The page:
- Exercise: increases blood circulation, prevents muscle tension.
- Positioning: staying in one position for a long time can cause pain, repositioning the patient will help relieve pressure in the painful areas and increase blood circulation.
- Music therapy: is used to provide relaxation and helps to distract the patient. Santhna, Norhamdan, & Damrudi, (2015) found that music therapy reduced post-operative pain after a TKR. Pain scores in the experimental group were less that of the control group.
- Reflexology: a type of massage to the hands, feet and head that correspond to various parts of the internal organs and body. Khorsand et al., (2015) found that reflexology can reduce pain and analgesic consumption in patients post appendectomy.
- Hypnosis: a complex method that allows a patient to focus on a specific thing.
- Prayer: Used for the patients request to be relieved of pain and forgiveness of sins.
- Hot application: is an effective pain intervention that leads to vasodilation, and reducing blood viscosity.
- Cold application: helps to decrease edema by vasoconstriction.
- Imagination: helps the individual to change perceptions, thus reducing pain.
- Massage: proper massage can block nerve impulses and relax the muscles. Joy, Arora, & Tamang, (2014) determined that foot massage is successful at reducing pain levels in patients after abdominal surgery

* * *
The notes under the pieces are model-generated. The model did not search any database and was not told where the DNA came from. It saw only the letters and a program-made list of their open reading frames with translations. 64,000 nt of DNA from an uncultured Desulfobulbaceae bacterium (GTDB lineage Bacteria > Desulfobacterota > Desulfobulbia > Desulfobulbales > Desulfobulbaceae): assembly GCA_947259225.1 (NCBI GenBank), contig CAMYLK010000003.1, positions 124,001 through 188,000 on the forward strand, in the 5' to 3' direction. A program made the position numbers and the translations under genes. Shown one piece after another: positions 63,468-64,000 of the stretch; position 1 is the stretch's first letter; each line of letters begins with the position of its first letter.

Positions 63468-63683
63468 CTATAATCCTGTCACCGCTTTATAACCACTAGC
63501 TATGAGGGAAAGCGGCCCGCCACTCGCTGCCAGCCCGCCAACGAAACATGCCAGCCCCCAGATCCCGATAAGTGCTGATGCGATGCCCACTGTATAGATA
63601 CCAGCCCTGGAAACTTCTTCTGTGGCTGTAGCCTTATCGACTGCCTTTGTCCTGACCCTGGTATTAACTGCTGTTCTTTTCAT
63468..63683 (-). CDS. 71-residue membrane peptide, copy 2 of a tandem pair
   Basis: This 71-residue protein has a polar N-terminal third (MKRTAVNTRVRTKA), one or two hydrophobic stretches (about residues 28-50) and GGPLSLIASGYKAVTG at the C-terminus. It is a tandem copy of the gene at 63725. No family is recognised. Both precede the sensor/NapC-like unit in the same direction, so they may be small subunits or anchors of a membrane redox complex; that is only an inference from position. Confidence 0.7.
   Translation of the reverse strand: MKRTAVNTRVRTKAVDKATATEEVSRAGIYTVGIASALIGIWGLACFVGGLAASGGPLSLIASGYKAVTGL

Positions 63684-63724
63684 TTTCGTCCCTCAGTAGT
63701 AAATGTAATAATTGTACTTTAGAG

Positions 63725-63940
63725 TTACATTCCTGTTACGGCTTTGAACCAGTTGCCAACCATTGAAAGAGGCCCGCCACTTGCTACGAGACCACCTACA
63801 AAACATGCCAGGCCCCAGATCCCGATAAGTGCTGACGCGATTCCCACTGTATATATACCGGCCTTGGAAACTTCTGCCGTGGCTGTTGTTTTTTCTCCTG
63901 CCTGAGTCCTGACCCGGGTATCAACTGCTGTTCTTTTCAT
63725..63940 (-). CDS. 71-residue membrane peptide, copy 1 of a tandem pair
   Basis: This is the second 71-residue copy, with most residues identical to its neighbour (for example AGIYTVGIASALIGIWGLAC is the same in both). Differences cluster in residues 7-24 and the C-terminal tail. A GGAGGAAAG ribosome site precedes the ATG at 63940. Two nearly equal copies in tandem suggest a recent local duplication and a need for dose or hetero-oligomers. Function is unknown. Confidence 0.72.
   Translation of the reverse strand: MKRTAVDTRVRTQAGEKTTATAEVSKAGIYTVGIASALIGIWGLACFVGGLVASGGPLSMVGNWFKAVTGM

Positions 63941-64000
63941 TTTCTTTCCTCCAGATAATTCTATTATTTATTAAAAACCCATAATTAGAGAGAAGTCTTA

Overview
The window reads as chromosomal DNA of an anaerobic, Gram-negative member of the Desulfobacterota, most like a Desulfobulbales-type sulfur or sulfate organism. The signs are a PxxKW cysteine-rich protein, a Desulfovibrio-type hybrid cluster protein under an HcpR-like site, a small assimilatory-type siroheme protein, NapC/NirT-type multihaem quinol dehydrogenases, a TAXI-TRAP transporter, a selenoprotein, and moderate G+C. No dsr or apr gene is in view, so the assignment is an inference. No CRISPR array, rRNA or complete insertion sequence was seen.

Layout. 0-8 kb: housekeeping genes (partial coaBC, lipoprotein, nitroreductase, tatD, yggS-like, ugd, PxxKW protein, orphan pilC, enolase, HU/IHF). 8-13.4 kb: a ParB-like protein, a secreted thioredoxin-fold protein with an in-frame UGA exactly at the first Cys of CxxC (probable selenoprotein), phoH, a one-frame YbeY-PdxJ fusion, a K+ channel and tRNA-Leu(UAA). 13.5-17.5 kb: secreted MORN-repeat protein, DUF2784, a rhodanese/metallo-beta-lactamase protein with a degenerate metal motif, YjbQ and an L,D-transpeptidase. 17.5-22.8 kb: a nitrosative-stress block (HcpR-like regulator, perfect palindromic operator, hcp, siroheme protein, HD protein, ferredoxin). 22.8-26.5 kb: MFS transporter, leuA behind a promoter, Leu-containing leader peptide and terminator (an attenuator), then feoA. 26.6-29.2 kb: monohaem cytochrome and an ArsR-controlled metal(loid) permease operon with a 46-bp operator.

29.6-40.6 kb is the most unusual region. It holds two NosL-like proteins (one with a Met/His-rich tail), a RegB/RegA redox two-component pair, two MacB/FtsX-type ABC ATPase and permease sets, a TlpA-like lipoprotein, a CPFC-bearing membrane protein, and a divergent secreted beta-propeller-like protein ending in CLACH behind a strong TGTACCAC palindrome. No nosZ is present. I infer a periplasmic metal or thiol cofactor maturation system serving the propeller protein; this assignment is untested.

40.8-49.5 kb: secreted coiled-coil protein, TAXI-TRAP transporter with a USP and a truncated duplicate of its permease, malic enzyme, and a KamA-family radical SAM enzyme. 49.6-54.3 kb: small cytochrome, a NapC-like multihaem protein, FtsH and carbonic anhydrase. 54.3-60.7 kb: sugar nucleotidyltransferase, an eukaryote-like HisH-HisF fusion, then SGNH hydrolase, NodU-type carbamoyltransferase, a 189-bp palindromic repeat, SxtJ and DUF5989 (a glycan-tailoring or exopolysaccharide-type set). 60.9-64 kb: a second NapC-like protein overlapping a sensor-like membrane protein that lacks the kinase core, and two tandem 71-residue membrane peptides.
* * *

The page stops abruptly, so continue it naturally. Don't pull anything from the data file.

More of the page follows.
- Relaxation: techniques that can provide relief from mental and physical stress, thus acting on the muscle spasms that are caused by surgery.
According to Cavalheiro, Ferreira, de Souza, & Ferreira, (2019) nurses are performing non pharmacologic interventions for pain relief but are not charting them. Therefore nurses need more education and support to from coworkers in their daily work life. It is stressed that nurses chart the patients pain level with every vital sign, and it is also stressed that there be some sort of documentation for an intervention if the patient is having pain. However if the patients pain level is mild and we repositioned the patient, that might not be something that the nurse would feel like charting because the patients pain level was mild.
Non Pharmacological Interventions in Conjunction with Pharmacological